It has a height of 1,389 feet (423 metres) including its spire, with its roof topping at 1,170 feet (360 metre).   It is the 16th tallest building in the world and fourth-tallest in the United States.  The design of the building includes, from the ground up, retail space, a parking garage, a hotel and condominiums.

Wildlife though was never far away and as we stood waiting for the boat to leave we watched a Peregrine fly to the top of the Wrigley Building.  Clearly all the pigeons around the city were a big attraction.

There are several bridges that span the river, as we waited to leave we had good views of the DuSable bridge.  As it was quite overcast it seemed better to produce the pictures in black and white rather than my normal colour.  It seems to add to  the impressiveness of the buildings highlighting the design and features.

Passing Trump Tower the next impressive building was Michigan Plaza, but was dwarfed buy the Trump Tower, only coming in at 44 storeys.  The building design was inspired by the work of Ludwig Mies van der Rohe
, a German architect who sought to establish a new architectural style that could represent modern times just as Classical and Gothic did for their own eras. He created an influential twentieth-century architectural style, stated with extreme clarity and simplicity.

Next were the two towers of the Marina City building.  This is a mixed use residential/commercial building.  The complex consists of two corncob-shaped, 587 foot (179 metres), 65-story towers, which include five-story elevators  Marina City was the first urban post-war high-rise residential complex in the United States and is widely credited with beginning the residential renaissance of American inner cities. Its model of mixed residential and office uses and high-rise towers with a base of parking has become a primary model for urban development in the United States and throughout the world.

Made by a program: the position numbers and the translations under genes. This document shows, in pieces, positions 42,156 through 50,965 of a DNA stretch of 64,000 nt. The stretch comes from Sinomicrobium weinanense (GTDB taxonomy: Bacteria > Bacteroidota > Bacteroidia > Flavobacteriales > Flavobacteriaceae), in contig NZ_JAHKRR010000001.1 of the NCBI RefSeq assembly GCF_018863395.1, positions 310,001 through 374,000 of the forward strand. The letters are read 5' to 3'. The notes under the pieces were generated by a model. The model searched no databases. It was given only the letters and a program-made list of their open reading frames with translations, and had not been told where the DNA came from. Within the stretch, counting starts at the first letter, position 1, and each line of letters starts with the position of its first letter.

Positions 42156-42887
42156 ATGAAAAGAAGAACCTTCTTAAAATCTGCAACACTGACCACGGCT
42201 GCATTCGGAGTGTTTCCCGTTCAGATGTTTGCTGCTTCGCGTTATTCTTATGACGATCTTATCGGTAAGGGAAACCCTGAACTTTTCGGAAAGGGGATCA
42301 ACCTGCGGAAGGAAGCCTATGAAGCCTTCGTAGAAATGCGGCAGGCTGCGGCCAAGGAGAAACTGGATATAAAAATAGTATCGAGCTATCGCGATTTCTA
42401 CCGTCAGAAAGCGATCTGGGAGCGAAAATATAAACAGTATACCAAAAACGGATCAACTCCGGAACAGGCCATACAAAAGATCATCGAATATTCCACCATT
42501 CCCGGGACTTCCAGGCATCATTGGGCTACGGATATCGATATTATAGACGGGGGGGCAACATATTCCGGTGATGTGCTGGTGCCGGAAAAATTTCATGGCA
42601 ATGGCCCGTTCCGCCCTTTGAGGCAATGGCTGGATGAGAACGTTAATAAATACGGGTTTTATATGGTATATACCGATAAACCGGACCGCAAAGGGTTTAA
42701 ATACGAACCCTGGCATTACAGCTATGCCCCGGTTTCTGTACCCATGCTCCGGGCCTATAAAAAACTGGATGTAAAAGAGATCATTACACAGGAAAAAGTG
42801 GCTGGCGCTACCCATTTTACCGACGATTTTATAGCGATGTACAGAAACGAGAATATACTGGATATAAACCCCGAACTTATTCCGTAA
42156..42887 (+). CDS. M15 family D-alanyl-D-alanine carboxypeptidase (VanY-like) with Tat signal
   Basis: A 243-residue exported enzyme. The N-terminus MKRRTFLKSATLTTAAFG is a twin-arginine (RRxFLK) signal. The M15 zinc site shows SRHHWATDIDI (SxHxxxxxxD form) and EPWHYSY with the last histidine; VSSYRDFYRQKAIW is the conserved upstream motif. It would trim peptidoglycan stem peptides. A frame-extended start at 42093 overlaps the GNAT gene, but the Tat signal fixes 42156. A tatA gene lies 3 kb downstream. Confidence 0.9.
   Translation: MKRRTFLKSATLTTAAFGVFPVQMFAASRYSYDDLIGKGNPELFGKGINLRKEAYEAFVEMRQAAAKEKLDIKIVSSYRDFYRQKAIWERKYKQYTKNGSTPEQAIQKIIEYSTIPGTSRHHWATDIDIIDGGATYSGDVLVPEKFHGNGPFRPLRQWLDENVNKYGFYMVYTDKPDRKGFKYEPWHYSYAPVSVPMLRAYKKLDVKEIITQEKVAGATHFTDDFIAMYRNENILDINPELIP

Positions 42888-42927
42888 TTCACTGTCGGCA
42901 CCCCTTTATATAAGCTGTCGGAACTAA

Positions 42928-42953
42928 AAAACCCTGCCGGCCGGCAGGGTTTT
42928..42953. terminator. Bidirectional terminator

Many of the glass windows reflected the buildings alongside each other and across the river, the reflections producing wonderful patterns in the glass.

The next major building was the Merchandise Mart,  When it opened in 1930, it was the largest building in the world, with 4,000,000 square feet (372,000 square metres) of floor space.  Designer Alfred Shaw integrated art deco stylings with influences from three building types; the warehouse, the department store and the skyscraper.  

We turned onto the north fork of the river and cruised through a more residential area, some of which were occupied and very desirable while others were a little run down!

Bridges dominate the river, and to allow certain boats to pass they have the be able to raise themselves, and this has called for various designs.  Here is the cantilever design of the Kinzie Railroad bridge, the iron work looking impressive against the buildings and the misty sky.

As we made our way under some of these bridges the iron work, and welding can look quite powerful in the dull conditions.

 We turned around and headed back south along the southern fork of the river, as we did so we began to get views of the Willis Tower stretching up into the low cloud that was enveloping many of the skyscrapers now.

On this stretch of the river there were many glass fronted buildings and they kept on producing some wonderful urban reflections, these lamp posts looking strange in the glass

And the windows of the reflected building producing some weird and wonderful shapes.

Once again we reached a turnaround point on the southern fork, and as we came around to head back north we were able to get views of the River City building that reminded Helen and I of the Casa Mia in Barcelona that was designed by Gaudi, the windows while not quite as elaborate as those in the Casa Mia but having the same shape and Art Nouveau influence.  It was designed by Bertrand Goldberg, who was also responsible for the marina City towers, and there is a resemblance.  Interestingly in any of the information I could find on these buildings there is no mention of a Gaudi influence so maybe its just Helen and I!